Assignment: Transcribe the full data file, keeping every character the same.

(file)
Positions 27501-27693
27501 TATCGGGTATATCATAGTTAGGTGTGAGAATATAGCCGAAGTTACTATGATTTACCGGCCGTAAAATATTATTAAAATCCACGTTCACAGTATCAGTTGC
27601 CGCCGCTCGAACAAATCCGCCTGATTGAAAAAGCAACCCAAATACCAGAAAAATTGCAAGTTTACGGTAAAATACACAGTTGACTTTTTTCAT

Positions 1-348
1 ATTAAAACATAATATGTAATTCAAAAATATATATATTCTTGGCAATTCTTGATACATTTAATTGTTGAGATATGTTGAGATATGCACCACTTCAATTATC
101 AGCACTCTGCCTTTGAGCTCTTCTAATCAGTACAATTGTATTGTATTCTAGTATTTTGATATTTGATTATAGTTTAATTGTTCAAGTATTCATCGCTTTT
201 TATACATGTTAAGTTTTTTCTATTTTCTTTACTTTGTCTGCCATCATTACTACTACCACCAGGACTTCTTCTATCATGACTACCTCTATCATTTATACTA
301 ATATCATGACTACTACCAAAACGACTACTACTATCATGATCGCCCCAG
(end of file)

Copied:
Positions 27501-27693
27501 TATCGGGTATATCATAGTTAGGTGTGAGAATATAGCCGAAGTTACTATGATTTACCGGCCGTAAAATATTATTAAAATCCACGTTCACAGTATCAGTTGC
27601 CGCCGCTCGAACAAATCCGCCTGATTGAAAAAGCAACCCAAATACCAGAAAAATTGCAAGTTTACGGTAAAATACACAGTTGACTTTTTTCAT

Positions 1-348
1 ATTAAAACATAATATGTAATTCAAAAATATATATATTCTTGGCAATTCTTGATACATTTAATTGTTGAGATATGTTGAGATATGCACCACTTCAATTATC
101 AGCACTCTGCCTTTGAGCTCTTCTAATCAGTACAATTGTATTGTATTCTAGTATTTTGATATTTGATTATAGTTTAATTGTTCAAGTATTCATCGCTTTT
201 TATACATGTTAAGTTTTTTCTATTTTCTTTACTTTGTCTGCCATCATTACTACTACCACCAGGACTTCTTCTATCATGACTACCTCTATCATTTATACTA
301 ATATCATGACTACTACCAAAACGACTACTACTATCATGATCGCCCCAG